Imagine a country the size of Washington DC being attacked by terrorists and forced to vacate overnight. The terrorists then show no signs of respite, continuing their march towards the capital displacing close to 500,000 people and gaining control over key cities and posing a serious threat to chemical and oil refineries, crucial to the country’s economy. This is exactly what has been happening over the past few weeks in the war torn country at the heart of the Middle East.
The Republic of Iraq, a 169,234 sq km, stretch of land lies sandwiched between Syria, Turkey Iran, Jordan, Kuwait and Saudi Arabia. Its proximity to so many of the Middle East’s countries as well as the huge amounts of oil it possesses makes it crucial to both global security and global economy. The Iraqis are predominantly Muslim by faith with a clear internal differentiation between the Sunnis, the Shias and the Kurds. The federal government of Iraq is defined under Article 1, Section of the current Constitution as an Islamic democratic, federal, parliamentary Islamic Republic. Over the last few weeks however, ISIS or the Islamic State of Iraq and the Levant, an active jihadist militant group has taken over large tracts of northern Iraq and has rendered the Iraq- Syria border effectively useless. This article aims to examine the exponential growth that ISIS has seen and bases it on a revitalized agenda of sectarian politics by strengthening the Sunni – Shia divide. Further, it argues that any sort of permanent solution in Iraq has to be predicated on a completely revamped form of governance to make Iraqi politics more inclusive and diverse.
ISIS was established in early 2004 under the leadership of Abu Musab Al Zarqawi. and initially existed as a faction of the Al Qaeda. In October 20014, Al Zarquawi, following a series of negotiations swore loyalty to Osama Bin Laden and turned his organization into what effectively became, Bin Laden’s Iraqi presence. Eventually ISIS broke off from Al Qaeda and played a largely independent role in the war in Syria. Under its new leader Abu – Bakr al Baghadadi, the group has now focused its energies on establishing a caliphate that stretches across Iraq and includes Syria. Over the past few weeks, Mosul, Tikrit and Baiji have fallen with ISIS imposing the Sharia law across the regions it now controls. The sudden resurgence of the organization is no fluke. ISIS now commands great respect and acceptance among those within its ranks by playing the age old Suuni – Shia card and reviving old ideological differences.
The Sunni- Shia conflict which has its origins in the succession battle that succeeded the death of Prophet Mohammed has now evolved into the modern day war for power over State Resources. A majority of Iraqi Muslims are Sunni and tend to be more traditional and advocate for an Islamist State. However, ISIS’s often indiscriminate targeting which has left even a large section of the Sunni population homeless has left the general Sunni population unhappy despite common ideologies. The Sunni ISIS therefore, took advantage of a growing perception among the Iraqis that Sunnis were being unfairly treated by the current Shia dominated government. To reinforce this belief, they chose to invoke memories of the erstwhile Hussain administration. They characterized themselves as the extremist Sunni response to the extremist Shia response that followed the Sunni repression of the Shias under Sadam Hussain.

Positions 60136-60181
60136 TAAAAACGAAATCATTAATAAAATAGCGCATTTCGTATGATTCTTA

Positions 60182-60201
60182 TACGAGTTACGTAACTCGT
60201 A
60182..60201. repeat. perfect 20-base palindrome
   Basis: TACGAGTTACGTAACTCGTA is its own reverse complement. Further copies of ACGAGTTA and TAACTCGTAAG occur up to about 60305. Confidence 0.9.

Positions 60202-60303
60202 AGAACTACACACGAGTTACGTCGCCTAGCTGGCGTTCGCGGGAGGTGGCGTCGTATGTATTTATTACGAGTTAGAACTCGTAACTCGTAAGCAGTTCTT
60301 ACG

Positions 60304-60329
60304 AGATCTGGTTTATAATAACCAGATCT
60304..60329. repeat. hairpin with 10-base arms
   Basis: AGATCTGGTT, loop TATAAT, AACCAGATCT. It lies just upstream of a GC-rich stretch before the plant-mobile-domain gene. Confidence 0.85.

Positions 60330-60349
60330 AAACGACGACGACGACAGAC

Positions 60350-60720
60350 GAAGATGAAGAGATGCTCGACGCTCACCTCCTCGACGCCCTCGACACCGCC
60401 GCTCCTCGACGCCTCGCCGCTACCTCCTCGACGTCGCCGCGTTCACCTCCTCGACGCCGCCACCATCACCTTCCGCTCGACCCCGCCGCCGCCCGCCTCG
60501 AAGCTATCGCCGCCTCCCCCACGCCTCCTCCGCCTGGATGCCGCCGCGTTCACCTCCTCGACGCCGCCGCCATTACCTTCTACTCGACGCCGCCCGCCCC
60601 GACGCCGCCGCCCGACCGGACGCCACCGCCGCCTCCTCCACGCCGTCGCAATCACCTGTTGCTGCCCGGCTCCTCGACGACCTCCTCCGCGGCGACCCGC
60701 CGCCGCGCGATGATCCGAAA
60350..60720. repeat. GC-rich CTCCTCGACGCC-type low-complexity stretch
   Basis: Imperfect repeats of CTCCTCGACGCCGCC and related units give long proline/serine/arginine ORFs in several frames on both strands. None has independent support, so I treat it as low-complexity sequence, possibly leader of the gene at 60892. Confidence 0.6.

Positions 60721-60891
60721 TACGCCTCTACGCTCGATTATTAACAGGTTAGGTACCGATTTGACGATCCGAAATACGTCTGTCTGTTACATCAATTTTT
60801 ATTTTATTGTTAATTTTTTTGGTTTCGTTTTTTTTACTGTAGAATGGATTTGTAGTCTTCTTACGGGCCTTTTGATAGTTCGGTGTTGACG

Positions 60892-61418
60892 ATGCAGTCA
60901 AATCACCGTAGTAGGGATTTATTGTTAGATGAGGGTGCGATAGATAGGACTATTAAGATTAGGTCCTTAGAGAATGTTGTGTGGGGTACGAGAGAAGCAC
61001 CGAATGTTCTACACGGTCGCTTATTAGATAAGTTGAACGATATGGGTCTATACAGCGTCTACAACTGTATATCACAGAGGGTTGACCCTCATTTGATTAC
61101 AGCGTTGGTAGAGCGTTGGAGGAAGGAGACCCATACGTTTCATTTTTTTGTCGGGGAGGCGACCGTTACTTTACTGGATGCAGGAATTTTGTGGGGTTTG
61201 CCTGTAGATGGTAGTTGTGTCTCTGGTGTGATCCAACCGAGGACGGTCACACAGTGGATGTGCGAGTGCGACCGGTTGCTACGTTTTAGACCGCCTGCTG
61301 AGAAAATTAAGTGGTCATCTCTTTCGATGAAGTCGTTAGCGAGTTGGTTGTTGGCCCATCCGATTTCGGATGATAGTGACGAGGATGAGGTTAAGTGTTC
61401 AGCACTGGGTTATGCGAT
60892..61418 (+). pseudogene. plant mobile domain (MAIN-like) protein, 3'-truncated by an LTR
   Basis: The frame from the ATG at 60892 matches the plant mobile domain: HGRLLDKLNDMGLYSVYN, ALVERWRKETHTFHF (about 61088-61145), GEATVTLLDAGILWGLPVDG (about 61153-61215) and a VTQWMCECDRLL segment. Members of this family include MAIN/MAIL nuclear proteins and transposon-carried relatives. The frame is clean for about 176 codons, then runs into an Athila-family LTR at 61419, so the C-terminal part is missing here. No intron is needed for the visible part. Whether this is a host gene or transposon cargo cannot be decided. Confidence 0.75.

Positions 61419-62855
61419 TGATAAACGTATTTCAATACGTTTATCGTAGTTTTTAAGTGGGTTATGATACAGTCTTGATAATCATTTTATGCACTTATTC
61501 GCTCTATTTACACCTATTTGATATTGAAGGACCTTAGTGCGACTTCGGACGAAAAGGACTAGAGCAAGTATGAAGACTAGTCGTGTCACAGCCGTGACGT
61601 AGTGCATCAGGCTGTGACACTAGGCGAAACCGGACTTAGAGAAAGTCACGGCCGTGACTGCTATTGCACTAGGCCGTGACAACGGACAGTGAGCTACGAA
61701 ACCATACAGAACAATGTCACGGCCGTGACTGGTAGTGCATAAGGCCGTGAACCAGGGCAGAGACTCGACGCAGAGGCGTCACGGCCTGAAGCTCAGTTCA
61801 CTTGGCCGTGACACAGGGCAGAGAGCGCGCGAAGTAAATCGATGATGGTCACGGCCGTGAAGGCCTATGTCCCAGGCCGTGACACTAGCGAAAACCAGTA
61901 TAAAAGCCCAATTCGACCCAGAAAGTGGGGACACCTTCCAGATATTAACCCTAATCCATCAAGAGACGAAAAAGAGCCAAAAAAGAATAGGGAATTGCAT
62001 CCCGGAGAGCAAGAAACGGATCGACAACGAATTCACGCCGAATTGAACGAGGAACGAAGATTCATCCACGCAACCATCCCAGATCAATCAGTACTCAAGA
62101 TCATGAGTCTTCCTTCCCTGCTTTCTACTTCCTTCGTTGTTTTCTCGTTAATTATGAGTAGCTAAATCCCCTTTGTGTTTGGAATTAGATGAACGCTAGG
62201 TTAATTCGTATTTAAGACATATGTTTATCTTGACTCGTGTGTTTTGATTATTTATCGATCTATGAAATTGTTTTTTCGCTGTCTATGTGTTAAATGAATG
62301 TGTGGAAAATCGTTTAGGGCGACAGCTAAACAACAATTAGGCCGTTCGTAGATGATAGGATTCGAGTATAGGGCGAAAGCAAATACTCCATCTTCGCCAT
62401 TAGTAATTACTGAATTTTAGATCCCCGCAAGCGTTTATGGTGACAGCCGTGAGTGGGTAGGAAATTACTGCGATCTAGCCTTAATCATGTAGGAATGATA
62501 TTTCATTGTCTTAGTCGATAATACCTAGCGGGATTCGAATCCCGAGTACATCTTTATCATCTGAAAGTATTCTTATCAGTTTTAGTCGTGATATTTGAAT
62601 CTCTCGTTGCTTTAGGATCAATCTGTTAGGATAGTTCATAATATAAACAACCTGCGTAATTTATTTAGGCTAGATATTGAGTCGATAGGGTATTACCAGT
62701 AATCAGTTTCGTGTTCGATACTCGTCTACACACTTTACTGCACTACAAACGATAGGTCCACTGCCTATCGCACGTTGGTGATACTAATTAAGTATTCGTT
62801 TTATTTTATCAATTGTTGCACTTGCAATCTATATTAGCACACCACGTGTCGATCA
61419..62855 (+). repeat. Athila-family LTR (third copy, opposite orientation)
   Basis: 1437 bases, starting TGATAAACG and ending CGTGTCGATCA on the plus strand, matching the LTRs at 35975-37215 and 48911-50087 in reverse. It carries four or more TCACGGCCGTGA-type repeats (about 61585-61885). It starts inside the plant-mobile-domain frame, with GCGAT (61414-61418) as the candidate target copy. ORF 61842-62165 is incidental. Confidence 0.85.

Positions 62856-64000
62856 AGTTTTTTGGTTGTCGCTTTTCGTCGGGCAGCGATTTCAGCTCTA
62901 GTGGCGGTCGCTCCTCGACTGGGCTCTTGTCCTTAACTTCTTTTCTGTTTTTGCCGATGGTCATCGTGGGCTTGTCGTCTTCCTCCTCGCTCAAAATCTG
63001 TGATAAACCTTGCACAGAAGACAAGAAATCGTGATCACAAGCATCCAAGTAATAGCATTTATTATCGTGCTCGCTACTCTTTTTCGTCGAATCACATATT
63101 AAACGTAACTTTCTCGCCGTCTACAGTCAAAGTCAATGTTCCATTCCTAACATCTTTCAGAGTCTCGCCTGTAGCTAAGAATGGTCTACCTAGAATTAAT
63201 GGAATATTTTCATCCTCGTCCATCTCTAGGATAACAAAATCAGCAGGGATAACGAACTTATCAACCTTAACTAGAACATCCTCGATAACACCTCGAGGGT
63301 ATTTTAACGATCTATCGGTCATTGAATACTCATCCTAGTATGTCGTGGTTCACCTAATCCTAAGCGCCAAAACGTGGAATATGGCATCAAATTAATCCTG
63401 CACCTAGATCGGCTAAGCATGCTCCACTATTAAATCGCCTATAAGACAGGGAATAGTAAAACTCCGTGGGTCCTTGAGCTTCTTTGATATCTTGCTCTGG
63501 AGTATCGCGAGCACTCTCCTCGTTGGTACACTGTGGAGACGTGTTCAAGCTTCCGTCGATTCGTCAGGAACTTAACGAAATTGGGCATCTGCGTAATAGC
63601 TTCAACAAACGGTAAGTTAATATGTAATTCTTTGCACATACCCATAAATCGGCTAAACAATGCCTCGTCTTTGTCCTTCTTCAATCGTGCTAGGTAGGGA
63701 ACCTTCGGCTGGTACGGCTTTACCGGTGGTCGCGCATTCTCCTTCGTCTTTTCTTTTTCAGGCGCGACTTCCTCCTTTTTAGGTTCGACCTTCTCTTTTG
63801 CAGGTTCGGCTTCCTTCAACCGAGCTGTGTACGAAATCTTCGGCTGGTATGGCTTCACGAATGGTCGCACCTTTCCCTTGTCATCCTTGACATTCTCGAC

What is surprising however, is the extent to which ISIS has thrived on such sectarian politics. The group not only uses the Shia – Sunni card to justify its acts and garner popular support but has also reportedly played the same card in order to attract funds from Saudi Arabian donors sympathetic to Sunni oppression. Making the situation worse are the divisive policies seeking to shut out the Sunnis by Prime Minister Nouri Al Maliki’s administration. The past few weeks have seen the Iraqi parliament scramble to regroup and from a new government. Time however is short and civilian lives are being lost with every passing day.
The most important answers to Iraq’s troubles must come from within. Internally cohesive political will which translates into embracing all of Iraq’s multicultural people is the answer. The new Iraqi government must go beyond empty words and promises. The primary objective must not only be to form an inclusive government but also one that guarantees such inclusiveness. Structurally envisaging a political formula which guarantees such inclusiveness is the key. Shared control over the State’s key ministries and an equal representation in other areas of public service such as key posts in the State’s Army , Intelligence Agencies and so on will not only give the Sunni’s their share, but also the confidence in building a shared future for all of Iraq’s people. As Bob Marley once famously sang, “None but ourselves can free our minds” . The war in Iraq will go on only as long as the Iraqis refuse to fight it. But sometimes, the end to our greatest battles is only found within us.
About the Author
Lakshana CV is a law student at National Law University, Jodhpur with a keen interest in International Relations and the changing global order. She will be writing on key developments in International Affairs with a specific focus on Security and Counter Insurgency issues.